Although ADHD is primarily diagnosed in childhood (ages 5-12), teenagers may also be diagnosed with ADHD. The symptoms ADHD are fairly common in today’s generation, which makes an accurate diagnosis difficult for most healthcare professionals (see Harold et al, 2015). An inaccurate diagnosis of ADHD can have severe consequences on a child’s functioning and health for two reasons. First, the symptoms of other mental health issues are often confused for ADHD, such as depression (irritability, low motivation), anxiety (rapid speech, racing thoughts, distractedness), and bipolar disorder (high energy, euphoria, irritability). Second, the improper prescription of an ADHD medication can significantly affect the health and development of a teenager (see Setik et al, 2009).
This is why parents should always seek services from a licensed psychologist who is trained to do ADHD assessment. Clinical psychologists (such as those employed at OC Psychology Center) are trained and licensed to accurately assess ADHD and rule out the presence of other mental health issues. Our team of mental health professionals is determined to help you and your teenager find answers. If your teen struggles with focus, organizational skills, or motivation, let us help. Contact OC Psychology Center for Assessment and Therapy today to schedule your first appointment.
The first step for anyone who struggles with ADHD or a similar mental health issue involves an accurate diagnosis. Once a diagnosis is confirmed, treatment for ADHD may look different than treatment for anxiety or depression. Although many of the issues related to having ADHD can be resolved through psychotherapy services, a combination of medication and therapy tends to be the most effective (National Institutes of Health Consensus Development Conference Report, 2000). Medication use for teens has become far safer with recent improvements in the way prescribers provide ADHD medication, although there can be some risks. We can help teens and their parents with the process of choosing the best ADHD medication (if applicable) and provide support as needed.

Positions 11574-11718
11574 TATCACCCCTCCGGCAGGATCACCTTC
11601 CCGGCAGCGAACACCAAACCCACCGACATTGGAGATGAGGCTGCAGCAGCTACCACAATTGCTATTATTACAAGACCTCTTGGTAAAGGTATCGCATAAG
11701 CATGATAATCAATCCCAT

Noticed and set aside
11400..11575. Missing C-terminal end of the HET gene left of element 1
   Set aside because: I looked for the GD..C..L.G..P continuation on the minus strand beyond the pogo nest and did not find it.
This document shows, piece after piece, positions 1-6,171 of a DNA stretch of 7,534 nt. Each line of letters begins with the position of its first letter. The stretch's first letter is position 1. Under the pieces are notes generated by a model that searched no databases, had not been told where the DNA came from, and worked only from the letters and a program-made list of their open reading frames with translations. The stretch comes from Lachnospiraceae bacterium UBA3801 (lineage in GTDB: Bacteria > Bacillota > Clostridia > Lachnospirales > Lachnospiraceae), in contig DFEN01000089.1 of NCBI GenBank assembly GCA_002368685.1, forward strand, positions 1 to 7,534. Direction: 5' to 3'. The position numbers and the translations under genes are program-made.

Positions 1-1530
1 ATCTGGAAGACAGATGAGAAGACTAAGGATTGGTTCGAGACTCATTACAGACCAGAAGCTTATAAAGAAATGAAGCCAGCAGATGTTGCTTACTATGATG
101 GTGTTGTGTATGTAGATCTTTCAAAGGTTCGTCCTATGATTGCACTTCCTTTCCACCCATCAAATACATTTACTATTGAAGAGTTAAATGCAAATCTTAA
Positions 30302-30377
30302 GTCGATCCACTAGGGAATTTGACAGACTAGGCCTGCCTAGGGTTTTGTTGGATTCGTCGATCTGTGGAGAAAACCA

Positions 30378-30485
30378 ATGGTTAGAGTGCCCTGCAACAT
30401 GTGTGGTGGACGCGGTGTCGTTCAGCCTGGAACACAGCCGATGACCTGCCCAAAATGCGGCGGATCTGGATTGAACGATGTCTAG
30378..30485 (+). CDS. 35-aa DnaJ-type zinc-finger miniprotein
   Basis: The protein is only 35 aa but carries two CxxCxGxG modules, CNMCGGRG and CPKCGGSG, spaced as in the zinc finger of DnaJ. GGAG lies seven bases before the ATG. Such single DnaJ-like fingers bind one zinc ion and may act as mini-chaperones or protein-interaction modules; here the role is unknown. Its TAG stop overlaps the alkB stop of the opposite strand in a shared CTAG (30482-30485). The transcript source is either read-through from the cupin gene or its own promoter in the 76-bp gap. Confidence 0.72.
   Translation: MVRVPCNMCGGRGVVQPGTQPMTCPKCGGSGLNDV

Manage their schedules efficiently
Minimize or avoid risky behavior
Take medication as prescribed
Cope with the unique stressors of being a teen with ADHD
Plan ahead and set life goals
Our mission is to help teens and their families find answers and solutions through assessment (testing and diagnosis) and psychotherapy (treatment) services. To read more about our assessment services, check out our other pages on psychological testing and diagnosis. To learn more about what assessment looks like here in our clinic, read on!
Our ADHD assessment services are entirely confidential and scheduled based on you and your teen’s availability. Your teen will typically meet one-on-one with one of our psychologists to complete a testing battery that is designed based on their needs. For ADHD testing, this typically involves behavioral, executive functioning, cognitive, and academic assessments. Assessment may require scheduling multiple blocks of time (2-6 hours) depending on the testing, along with a final feedback session where we provide you with the results and our recommendations. A copy of the report will also be given to you to use, and can be sent to your teen’s school if requested.
We would love to answer any questions you might have about how our assessment and psychotherapy services for teens with ADHD can help.
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Learn more about child therapy, teen therapy and young adult therapy for treatment of ADHD, depression, anxiety and learning problems, and how our counseling services and psychological testing can help.